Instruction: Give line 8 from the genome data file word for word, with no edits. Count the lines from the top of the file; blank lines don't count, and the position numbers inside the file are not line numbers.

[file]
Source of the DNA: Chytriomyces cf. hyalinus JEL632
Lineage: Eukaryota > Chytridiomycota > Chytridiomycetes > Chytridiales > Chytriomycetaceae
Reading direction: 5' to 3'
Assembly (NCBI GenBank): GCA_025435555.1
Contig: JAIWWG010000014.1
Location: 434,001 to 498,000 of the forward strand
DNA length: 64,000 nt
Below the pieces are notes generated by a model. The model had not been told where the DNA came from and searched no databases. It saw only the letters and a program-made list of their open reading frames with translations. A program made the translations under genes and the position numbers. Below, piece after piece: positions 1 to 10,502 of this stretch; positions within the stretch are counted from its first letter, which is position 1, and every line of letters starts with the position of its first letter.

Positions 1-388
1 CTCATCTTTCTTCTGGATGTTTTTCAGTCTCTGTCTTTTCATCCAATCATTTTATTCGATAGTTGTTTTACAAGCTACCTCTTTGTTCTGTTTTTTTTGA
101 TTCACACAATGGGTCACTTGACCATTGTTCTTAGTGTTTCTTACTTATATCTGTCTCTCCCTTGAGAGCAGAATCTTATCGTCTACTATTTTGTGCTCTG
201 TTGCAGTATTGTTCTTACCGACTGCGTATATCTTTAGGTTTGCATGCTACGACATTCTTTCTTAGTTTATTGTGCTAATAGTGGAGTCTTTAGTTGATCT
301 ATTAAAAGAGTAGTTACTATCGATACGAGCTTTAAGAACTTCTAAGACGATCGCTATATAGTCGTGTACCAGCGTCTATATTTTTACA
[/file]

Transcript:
Below the pieces are notes generated by a model. The model had not been told where the DNA came from and searched no databases. It saw only the letters and a program-made list of their open reading frames with translations. A program made the translations under genes and the position numbers. Below, piece after piece: positions 1 to 10,502 of this stretch; positions within the stretch are counted from its first letter, which is position 1, and every line of letters starts with the position of its first letter.